Canberra-born and raised conductor Paul Kildea will return to the national capital for his debut performance next week with the first orchestra that he ever heard as a child.
Melbourne-based Kildea grew up in Narrabundah, attended St Edmund’s College and has forged an impressive musical career as a musicologist, author, director and musician. He holds a doctorate from Oxford University, a masters degree in piano performance from the University of Melbourne, and trained as a conductor in Opera Australia’s Young Artist program, performing in both Europe and Australia. He is considered an expert on composer Benjamin Britten.
Only last week he was appointed the Artistic Director of Musica Viva, where he will oversee the international concert series, artist development and the organisation’s extensive education program.
Taking the baton in front of the Canberra Symphony Orchestra at next week’s Llewellyn Two concert at Llewellyn Hall will be a special moment for Kildea, who has conducted most of the other orchestras in Australia.
“I haven’t actually conducted in my home town so that’s always a nice thing to be able to do,” he said.
He will be accompanied by legendary Australian guitar duo the Grigoryan Brothers, and Canberra’s favourite cellist, David Pereira, joined by teen cello sensation Benett Tsai, performing the world premiere of a work by Kenneth and Kirsten Lampl – an Elegy for Cello and Orchestra, composed in memory of another Canberra legend, cellist Nelson Cooke who died last year at the age of 98.
Also on the bill is Mozart’s Overture to the Marriage of Figaro and Beethoven’s Eighth Symphony.
If Kildea’s views on performance are anything to go by it should be a memorable experience for all.
“I’m always interested in the kind of chemical reaction between people in the moment so I’m less interested in saying this is how the piece goes,” he said.
“I don’t believe in that idea of ‘this is the piece’, I believe in the re-creation of the piece based on who is in the room.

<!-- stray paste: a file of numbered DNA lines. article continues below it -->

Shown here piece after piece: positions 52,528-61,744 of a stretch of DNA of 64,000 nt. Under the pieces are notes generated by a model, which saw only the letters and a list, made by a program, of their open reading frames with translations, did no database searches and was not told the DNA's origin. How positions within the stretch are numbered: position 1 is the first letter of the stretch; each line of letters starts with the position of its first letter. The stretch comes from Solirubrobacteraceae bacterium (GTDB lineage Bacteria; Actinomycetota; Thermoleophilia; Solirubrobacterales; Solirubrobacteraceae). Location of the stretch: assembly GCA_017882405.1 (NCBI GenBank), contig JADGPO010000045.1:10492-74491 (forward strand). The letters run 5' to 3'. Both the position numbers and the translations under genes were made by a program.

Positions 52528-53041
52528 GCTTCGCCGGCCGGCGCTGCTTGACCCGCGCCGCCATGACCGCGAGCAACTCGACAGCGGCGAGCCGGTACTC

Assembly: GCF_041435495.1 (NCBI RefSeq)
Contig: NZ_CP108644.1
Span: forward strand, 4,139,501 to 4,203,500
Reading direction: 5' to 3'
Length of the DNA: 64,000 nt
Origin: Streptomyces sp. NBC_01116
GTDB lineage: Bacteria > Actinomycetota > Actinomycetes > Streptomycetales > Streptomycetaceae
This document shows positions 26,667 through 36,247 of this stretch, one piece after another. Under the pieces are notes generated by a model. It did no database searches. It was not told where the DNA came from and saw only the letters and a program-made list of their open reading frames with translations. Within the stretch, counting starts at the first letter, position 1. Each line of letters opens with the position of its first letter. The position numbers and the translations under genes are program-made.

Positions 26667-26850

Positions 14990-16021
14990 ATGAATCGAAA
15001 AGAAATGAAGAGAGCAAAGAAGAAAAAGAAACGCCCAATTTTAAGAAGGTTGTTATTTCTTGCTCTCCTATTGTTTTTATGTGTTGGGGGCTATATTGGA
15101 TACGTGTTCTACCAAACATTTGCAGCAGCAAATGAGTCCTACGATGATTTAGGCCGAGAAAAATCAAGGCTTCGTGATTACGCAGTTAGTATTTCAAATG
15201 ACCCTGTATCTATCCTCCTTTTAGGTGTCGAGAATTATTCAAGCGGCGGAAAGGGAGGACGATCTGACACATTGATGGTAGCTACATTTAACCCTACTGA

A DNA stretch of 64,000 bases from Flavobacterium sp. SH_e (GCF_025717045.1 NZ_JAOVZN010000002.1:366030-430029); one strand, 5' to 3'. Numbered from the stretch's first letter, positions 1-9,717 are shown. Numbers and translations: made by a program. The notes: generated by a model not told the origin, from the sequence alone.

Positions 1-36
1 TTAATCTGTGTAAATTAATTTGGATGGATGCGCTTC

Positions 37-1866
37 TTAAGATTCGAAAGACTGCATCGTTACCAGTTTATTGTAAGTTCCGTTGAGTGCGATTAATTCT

“Britten talked about the sacred triangle, it wasn’t just the relationship between the composer and the performer but also the audience, and the audience had to be part of that.
“If we do our job well we kind of pick up the audience and the musicians and we drop them up the beach somewhere and none of us knows quite how we got there.
“And that’s what a really great performance should be able to do to all concerned.”
Kildea praised the CSO’s focus on Australian performers and composers, represented in this concert by the Grigoryan Brothers, Pereira, Tsai and the Lampls’ Elegy, which he said was a really interesting piece and a lovely gesture to Nelson Cooke, who was such a force for music-making in the Territory.
“That was something the orchestra really wanted to do to honour this man,” he said.
Kildea said that for the CSO, programming Australian works and artists was a priority, not what could be seen as a token gesture elsewhere.
“If we don’t do that we die, and the opportunities for composers with the big orchestras is actually really limited. It’s important to put it front and centre,” he said.
The Grigoryan Brothers will perform Rodrigo’s Concierto madrigal with the orchestra, which Kildea said should be a treat.
They will also perform next Sunday afternoon in a sold-out recital at University House at the ANU.
Slava and Leonard Grigoryan are counted among the finest musicians of their generation, having developed a reputation for enthralling audiences with the energy of their performances and the breadth of their repertoire.
ActewAGL Llewellyn Two
Wednesday 19 & Thursday 20 June, 2019
Llewellyn Hall, ANU, 7.30pm
Paul Kildea Conductor
Slava and Leonard Grigoryan Guitars
David Pereira Cello
Benett Tsai Cello
FREE Pre-concert talk_6.45pm
MOZART The Marriage of Figaro Overture
JOAQUN RODRIGO Concierto madrigal
KENNETH and KIRSTEN LAMPL To the Memory of Nelson Cooke: an Elegy for Cello and Orchestra
BEETHOVEN Symphony No. 8 in F major, op. 93
Ticket Prices – $29 to $95 and can be purchased here.